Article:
This past Wednesday morning I go to my classroom to set up for my introduction lesson a few minutes early. This is the first week for me teaching the second grade high school boys classes (I’d been teaching the senior grades in a Suneung (“Korean SATs”) listening prep class for September and October).
I turn on the computer, the touch-screen TV, and set up my power point presentation that I use in my introduction lesson. I put on some Hip Hop music (to wake up the guys as they walk in), and write a few things on the white board like “Classroom Rules” and the 10 Xs system (I erase one X each time a rule is broken, all 10 get erased and there’s a consequence for the whole class) that I use for classroom behavior management.
I finish setting up, check my watch, and have a minute or so to wait before the boys should begin arriving . . .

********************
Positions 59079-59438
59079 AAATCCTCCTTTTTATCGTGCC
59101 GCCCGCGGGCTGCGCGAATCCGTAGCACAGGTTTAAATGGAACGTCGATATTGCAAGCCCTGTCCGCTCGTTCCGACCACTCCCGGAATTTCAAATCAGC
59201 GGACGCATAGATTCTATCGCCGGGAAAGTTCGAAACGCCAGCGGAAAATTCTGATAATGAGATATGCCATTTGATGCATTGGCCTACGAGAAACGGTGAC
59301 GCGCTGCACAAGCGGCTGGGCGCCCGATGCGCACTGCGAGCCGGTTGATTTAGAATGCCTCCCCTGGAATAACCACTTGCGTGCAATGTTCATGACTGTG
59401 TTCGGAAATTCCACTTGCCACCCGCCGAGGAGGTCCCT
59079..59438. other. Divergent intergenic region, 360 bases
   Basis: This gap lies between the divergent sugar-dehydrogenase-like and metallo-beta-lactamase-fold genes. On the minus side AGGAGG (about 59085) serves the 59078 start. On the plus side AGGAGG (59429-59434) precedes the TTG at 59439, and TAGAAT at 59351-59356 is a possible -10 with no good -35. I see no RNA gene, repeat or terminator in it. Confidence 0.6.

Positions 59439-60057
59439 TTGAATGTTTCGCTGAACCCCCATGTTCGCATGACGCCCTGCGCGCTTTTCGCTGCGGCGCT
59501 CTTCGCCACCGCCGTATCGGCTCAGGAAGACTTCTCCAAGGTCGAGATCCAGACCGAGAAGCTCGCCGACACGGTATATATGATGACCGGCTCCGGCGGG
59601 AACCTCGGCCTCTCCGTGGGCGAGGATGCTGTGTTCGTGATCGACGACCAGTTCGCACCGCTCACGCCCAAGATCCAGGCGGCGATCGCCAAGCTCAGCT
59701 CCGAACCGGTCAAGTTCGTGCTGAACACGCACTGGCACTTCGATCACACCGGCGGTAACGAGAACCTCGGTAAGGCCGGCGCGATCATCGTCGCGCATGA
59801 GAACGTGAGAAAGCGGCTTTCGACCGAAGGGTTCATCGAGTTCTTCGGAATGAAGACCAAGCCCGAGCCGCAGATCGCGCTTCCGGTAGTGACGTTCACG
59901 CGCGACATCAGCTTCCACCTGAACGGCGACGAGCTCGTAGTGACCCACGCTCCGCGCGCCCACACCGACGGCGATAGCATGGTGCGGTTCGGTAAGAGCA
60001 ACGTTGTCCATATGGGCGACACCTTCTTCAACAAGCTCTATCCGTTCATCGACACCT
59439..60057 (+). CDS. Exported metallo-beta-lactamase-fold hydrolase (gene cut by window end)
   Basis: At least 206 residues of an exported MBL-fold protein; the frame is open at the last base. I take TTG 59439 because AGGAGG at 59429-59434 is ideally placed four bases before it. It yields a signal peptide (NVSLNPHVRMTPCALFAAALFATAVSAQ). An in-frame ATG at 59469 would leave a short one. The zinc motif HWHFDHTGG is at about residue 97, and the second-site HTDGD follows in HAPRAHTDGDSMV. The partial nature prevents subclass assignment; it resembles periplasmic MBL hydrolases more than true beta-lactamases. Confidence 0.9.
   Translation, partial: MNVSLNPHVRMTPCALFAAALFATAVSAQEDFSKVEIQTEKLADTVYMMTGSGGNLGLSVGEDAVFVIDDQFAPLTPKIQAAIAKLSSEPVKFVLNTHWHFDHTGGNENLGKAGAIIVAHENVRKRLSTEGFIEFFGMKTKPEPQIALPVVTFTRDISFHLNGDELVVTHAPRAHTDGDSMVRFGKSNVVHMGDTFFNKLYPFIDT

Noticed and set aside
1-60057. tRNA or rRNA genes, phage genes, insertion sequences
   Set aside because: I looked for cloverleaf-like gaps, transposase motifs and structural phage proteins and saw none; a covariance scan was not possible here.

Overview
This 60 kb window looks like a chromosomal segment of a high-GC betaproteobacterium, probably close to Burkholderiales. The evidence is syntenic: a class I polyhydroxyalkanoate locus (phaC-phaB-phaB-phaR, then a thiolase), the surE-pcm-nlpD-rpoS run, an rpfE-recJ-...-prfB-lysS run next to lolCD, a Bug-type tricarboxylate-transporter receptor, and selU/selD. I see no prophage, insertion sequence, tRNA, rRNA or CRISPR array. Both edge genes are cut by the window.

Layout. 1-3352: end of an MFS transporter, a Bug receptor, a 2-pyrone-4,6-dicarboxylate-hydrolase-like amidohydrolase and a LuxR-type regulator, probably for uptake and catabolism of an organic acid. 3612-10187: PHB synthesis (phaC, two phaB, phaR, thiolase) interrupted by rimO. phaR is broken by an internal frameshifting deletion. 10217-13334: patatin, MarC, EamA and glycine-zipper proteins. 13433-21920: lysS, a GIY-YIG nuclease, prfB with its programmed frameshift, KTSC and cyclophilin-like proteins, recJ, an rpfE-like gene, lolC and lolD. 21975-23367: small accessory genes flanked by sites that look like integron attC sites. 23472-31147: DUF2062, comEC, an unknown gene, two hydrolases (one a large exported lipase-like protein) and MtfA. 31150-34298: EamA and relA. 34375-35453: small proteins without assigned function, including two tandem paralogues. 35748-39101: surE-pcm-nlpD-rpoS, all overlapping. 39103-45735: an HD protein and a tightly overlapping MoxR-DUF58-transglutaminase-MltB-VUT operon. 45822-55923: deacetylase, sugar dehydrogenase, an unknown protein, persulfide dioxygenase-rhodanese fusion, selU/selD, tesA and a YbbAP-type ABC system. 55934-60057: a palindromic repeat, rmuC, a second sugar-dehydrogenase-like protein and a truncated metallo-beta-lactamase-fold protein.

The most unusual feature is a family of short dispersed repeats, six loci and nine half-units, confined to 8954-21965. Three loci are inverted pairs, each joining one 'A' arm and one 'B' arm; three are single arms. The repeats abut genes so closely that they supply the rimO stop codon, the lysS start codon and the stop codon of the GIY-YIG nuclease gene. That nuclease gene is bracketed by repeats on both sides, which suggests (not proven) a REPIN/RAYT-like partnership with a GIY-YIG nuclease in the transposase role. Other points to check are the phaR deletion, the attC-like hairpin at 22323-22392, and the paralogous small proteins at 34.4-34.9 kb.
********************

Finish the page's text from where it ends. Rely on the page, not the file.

No early arrivals . . . okay. Usually at least a few guys show up early to get first pick of where they want to sit, check out the alien teacher–err, foreign English teacher, and chill out while waiting for the class to begin.
The class bell goes off, and I’m standing in the doorway. I see another young Korean English teacher, and he asks me, “Are you teaching now?” I respond, “Yes, but I have no students” and begin laughing.
He seems astounded by this, and I tell him that it’s a pretty common experience for native English teachers that an entire class just doesn’t show up, and nobody tells you anything about why . . . sometimes this happens for legitimate reasons and other times it’s just plain poor communication and a lack of professional courtesy to make sure the native English teacher is informed about a schedule change, cancellation, or whatever the case may be.
I wait two more minutes, and then decide I’m going to do something I rarely do anymore . . . . . . . . . .